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Ch 6 ac wr in e






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Ch 6 ac wr in e Ch 6 ac wr in e Presentation Transcript

  • Chapter 6 Fine-tuningDo task 21 on p. 180 first Academic Language Centre
  • Fine-tuningThis chapter concentrates on:•The consistency of your line of argument•The support for your claims•The logic behind your arguments•Improving clarity and flow•Writing more concise sentences Academic Language Centre
  • Supporting claimsEvidence that supports your claims should be:ClearAccurateRelevantCredibleSignificant Academic Language Centre
  • Critical thinking:Make sure that you clearly distinguish between•facts and opinions•certainties and uncertaintiesboth while you are reading and when you arewriting. Academic Language Centre
  • Logical fallacies:• Hasty generalisation (jumping to a conclusion, claim based on too little evidence):• Commercials in favour of unhealthy food should be forbidden, because they lead to a consumption-oriented society and subsequently to overweight .• Oversimplification (linking 2 events as if one caused the other directly, whereas the causes may be more complex):• Obesity leads to people becoming depressed.• -------------• Inappropriate appeal to the reader / inappropriate tone• Obesity costs an unnecessary amount of valuable health care time, time that could be better spent on curing other diseases. Academic Language Centre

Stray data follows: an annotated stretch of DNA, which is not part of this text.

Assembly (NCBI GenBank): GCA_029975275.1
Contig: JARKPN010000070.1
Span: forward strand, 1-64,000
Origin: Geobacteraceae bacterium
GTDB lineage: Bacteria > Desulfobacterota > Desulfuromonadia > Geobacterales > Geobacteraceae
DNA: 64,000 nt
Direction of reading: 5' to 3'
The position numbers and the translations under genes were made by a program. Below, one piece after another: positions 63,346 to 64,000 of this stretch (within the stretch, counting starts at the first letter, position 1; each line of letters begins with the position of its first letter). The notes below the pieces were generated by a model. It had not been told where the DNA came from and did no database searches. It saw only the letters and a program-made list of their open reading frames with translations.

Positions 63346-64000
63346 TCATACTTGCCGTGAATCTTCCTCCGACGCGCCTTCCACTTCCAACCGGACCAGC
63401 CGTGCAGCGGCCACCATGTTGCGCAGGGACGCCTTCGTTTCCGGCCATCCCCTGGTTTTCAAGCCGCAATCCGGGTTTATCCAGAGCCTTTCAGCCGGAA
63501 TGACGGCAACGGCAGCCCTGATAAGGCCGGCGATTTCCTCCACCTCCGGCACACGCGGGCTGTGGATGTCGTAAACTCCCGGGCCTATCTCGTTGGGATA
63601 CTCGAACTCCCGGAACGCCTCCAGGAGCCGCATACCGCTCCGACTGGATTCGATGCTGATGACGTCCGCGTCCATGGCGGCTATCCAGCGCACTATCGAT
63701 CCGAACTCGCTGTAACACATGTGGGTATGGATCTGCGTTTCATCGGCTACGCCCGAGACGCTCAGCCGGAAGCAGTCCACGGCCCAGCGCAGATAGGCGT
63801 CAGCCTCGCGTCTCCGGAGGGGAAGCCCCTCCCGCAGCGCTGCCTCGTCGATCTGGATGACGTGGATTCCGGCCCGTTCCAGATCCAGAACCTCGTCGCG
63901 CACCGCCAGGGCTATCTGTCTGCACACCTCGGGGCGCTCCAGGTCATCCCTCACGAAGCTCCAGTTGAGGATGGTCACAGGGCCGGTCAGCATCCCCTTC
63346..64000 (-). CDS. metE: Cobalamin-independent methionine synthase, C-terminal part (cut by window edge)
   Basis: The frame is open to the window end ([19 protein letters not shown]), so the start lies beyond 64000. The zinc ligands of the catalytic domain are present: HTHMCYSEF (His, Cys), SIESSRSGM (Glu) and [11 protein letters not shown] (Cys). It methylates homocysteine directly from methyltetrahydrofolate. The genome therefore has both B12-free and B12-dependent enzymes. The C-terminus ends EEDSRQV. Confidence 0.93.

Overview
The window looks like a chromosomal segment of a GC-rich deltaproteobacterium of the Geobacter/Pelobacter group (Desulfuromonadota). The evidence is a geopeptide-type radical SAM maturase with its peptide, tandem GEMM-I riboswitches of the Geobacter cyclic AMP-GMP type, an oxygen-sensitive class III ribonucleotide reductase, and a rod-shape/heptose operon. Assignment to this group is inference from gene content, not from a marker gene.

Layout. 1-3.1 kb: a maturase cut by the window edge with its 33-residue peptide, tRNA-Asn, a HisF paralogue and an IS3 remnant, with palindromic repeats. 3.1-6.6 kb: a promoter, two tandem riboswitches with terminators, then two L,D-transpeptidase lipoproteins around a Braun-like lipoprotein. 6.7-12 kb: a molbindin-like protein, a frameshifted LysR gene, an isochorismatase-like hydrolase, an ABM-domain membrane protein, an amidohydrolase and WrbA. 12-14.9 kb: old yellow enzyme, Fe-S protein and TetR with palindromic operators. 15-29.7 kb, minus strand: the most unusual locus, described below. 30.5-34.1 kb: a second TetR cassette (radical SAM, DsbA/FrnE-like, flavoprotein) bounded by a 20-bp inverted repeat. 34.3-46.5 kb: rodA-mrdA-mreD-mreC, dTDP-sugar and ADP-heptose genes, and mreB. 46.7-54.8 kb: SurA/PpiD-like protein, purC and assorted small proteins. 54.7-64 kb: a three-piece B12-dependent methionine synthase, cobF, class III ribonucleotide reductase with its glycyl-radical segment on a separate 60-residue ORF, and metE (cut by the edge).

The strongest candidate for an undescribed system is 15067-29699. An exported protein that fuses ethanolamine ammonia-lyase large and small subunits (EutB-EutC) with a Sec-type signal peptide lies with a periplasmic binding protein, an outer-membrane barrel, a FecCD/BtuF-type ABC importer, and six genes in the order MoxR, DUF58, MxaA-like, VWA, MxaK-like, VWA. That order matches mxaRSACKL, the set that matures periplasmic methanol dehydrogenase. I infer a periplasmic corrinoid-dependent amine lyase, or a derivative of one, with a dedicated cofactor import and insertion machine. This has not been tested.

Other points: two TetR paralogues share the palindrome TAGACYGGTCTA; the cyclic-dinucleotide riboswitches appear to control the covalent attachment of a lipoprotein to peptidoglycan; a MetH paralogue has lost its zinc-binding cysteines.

• Relative clauses:There are two types of relative clauses:1.Defining relative clauses, in which theinformation that you give is essential2.Non-defining relative clauses, in which theinformation that you give is extra.Compare:My sister who lives in London is a musician.My sister, who lives in London, is a musician. Academic Language Centre
  • Relative clauses:• Defining:By 4.30, there was only one painting which /that hadn’t been sold. (essential, no comma)• Non-defining:The train, which was already an hour late, broke down again. (extra, commas used)Do tasks 20, 21, and 22, on pp. 199 - 201 Academic Language Centre
  • Being concise:Concise: short and clear, expressing what needsto be said without unnecessary words(Advanced Learners’ Dictionary)Typical examples:really, quite, basically, totally, completely.Do task 26, p. 204 Academic Language Centre
  • Task 26, p. 204The list of instructions – turn phrase into onewordan item that specifically states – delete fillereach and every person – delete fillerwho is accused of a crime – reduce relativeclauseWhen he or she is listening to the proceedings –turn clause into a phrase Academic Language Centre
  • Task 26, p. 204• The instructions contain an item that states that each person accused of a crime (or: each defendant) should remain seated in the courtroom at all times when listening to the proceedings. Academic Language Centre